Therapy can aide in an individual’s authentic journey
July 16, 2012 | 11:00 am
(Updated: July 16, 2012 | 2:58 pm)
By Jeremy Savage, MA, NCC
We hear it all the time: No two snowflakes are identical, everyone has unique fingerprints and no two people are exactly the same.
In the LGBT community, most of us become aware sometime in our adolescence – or earlier – that we are different in other ways besides the notable and simple differences like our preferences in music or TV. Indeed, we discover another strand in the fabric of our lives that sets us apart from roughly 90 percent of the population. For those of us who discover that our sexual preferences don’t match the majority of the population, we are presented with a special challenge – sometimes leaving us wondering where, and how, to fit in.
As we begin to identify attraction to the same gender or question our gender identity, most of us will react in one of the following ways: First, we may choose to deny that the attraction exists. Second, we may try to change our orientation. At this point, many different choices emerge. Some may choose to repress and hide their orientation, some choose to accept their feelings and repress acting upon them, while others choose to stop resisting their sexual orientation and live a life in which their sexuality is authentically expressed.
Most of us find ourselves somewhere on this journey, choosing to reveal ourselves to some friends and co-workers while choosing not to reveal it to others. Only the individual can choose what is right for her or him, according to the way their life individually occurs. Indeed, “coming out” is not a one-time event. It’s usually a continual process as we learn to hide what feels unsafe from certain individuals or situations. Slowly, our self-expression is eroded. Some of us may find ourselves in a life where it’s not safe to reveal our tastes, preferences, likes and dislikes in our social or professional circles. When self-expression gets stopped or hindered, depression and anxiety typically follow. We experience a traffic-jam of inauthenticity.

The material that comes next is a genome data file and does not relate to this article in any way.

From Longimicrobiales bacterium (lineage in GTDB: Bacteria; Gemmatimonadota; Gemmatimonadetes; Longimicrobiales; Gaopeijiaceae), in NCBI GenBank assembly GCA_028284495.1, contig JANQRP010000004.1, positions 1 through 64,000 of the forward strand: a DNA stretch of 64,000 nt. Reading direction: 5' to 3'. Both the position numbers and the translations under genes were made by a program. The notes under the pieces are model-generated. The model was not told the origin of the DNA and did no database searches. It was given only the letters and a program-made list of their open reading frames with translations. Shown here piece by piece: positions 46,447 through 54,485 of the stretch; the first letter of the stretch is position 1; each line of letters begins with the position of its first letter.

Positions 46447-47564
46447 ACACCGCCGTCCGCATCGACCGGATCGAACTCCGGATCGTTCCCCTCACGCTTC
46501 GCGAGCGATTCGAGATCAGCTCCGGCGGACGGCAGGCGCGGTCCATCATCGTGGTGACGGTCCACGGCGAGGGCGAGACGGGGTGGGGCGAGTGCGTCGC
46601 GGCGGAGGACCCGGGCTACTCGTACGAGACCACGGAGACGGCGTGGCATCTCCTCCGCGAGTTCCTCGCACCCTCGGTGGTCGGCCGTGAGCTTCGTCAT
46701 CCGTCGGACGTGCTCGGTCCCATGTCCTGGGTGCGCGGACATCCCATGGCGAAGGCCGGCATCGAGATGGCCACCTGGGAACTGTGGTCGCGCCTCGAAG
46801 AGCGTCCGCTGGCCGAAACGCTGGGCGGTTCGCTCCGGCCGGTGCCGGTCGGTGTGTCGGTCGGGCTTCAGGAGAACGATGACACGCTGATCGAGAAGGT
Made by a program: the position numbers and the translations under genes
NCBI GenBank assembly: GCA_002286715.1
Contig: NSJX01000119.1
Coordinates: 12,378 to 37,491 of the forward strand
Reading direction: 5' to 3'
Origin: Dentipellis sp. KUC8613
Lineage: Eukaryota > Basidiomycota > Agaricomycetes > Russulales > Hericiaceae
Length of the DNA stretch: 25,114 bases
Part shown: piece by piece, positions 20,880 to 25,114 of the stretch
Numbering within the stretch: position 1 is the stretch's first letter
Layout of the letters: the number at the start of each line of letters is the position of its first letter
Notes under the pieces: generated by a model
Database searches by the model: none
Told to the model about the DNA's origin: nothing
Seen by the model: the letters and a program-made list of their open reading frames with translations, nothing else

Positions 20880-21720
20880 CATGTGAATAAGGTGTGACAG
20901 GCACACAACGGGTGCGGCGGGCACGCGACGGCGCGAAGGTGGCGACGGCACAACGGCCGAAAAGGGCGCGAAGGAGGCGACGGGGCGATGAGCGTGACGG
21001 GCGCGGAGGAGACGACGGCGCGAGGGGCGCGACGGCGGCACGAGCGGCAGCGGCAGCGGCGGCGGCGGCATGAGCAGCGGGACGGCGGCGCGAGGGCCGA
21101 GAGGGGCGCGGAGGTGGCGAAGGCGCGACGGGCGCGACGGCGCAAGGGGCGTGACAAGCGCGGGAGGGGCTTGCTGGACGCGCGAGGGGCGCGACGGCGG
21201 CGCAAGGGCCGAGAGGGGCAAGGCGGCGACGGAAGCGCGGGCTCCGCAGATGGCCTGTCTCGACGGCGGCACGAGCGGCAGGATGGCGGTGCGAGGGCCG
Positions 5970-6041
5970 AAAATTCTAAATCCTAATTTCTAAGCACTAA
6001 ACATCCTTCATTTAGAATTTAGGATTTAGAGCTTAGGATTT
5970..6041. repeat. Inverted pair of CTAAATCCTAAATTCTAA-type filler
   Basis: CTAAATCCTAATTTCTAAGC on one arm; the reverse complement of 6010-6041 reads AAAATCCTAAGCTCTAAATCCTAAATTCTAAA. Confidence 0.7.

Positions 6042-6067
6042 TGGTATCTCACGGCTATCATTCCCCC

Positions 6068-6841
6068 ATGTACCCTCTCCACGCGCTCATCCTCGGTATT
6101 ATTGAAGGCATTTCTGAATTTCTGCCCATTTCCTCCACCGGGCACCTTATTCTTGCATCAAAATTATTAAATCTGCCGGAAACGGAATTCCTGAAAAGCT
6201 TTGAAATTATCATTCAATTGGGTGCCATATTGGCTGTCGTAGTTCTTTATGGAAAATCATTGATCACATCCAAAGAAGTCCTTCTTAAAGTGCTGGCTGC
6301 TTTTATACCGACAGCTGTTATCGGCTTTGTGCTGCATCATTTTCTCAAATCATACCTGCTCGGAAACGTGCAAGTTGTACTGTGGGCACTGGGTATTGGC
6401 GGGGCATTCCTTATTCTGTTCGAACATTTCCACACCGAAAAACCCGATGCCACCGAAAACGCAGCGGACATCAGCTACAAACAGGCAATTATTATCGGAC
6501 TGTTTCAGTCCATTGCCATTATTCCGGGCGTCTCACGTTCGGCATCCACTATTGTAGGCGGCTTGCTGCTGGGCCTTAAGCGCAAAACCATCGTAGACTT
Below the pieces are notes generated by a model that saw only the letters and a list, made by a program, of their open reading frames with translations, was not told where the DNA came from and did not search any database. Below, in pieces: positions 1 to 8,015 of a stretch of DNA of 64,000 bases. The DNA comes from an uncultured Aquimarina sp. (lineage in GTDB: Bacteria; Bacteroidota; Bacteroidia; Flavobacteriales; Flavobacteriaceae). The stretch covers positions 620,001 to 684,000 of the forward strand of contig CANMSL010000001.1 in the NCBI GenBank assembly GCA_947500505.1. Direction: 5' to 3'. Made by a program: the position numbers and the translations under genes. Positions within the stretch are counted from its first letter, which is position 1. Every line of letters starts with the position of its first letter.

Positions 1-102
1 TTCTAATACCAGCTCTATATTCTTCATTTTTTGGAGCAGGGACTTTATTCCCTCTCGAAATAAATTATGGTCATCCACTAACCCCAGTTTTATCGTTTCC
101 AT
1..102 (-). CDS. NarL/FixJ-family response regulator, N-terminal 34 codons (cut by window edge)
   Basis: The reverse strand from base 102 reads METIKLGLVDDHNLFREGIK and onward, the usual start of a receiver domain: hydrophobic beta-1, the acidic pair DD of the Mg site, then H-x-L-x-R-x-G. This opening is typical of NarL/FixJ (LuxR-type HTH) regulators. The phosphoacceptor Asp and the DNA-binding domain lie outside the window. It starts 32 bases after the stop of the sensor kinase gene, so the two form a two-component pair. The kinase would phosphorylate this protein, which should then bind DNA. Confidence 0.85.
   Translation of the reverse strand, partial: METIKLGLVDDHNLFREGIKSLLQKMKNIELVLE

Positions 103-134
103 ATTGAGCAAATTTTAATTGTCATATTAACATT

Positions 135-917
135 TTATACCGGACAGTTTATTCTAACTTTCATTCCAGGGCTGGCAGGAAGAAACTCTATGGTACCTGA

This pause of authenticity has impacts that are often only discovered in times of crisis or emergency. In fact, a lack of authenticity often results in negative experiences in all areas of life. This imposed phoniness can impact relationships with parents, partners, family and friends, job satisfaction, career choice and emotional well-being. It’s as if we’ve placed a cork in a bottle of champagne and given it a good shake, creating what feels like intense pressure to conform to society’s demands. Indeed, the ultimate result of inauthenticity is a loss of freedom and self-expression that subsequently leads to depression and anxiety.
When members of the LGBT community feel a need to talk to a professional about depression, anxiety, or relationship problems, they are faced with another difficult choice: Whom can I trust to help me sort this out? How will I know a counselor is gay-friendly and won’t judge me for revealing my true self? What if I have spiritual beliefs that I feel are in conflict with my orientation? What if my counselor practices from a religious perspective that won’t allow him to understand what I am dealing with?
These are important questions that LGBT clients must ask to find a good counselor. In fact, a client’s perception that a counselor is able to suspend judgment and hold the client with unconditional positive regard is one of the most important predictors of success in counseling – above educational background, training, or the theory being used.
Getting connected with a professional counselor can provide members of the LGBT community with relief from depression, stress and anxiety. As clients learn how create a world in which they are self-expressed, authentic and genuine, peace of mind often results. Indeed, finding a counselor in which one feels permission to express him or herself is just the beginning to a life where one can be authentic and free in the rest of our lives – which provides an empowering, almost tangible, freedom – and we can all use a little bit more of that.
Jeremy Savage, MA is a National Certified Counselor working in private practice in Denver, Colorado. He specializes in working with the LGBT community with issues such as depression, anxiety, loss and grief and can be reached at (720) 458-3150 or email to Jeremy@getcomplete.org.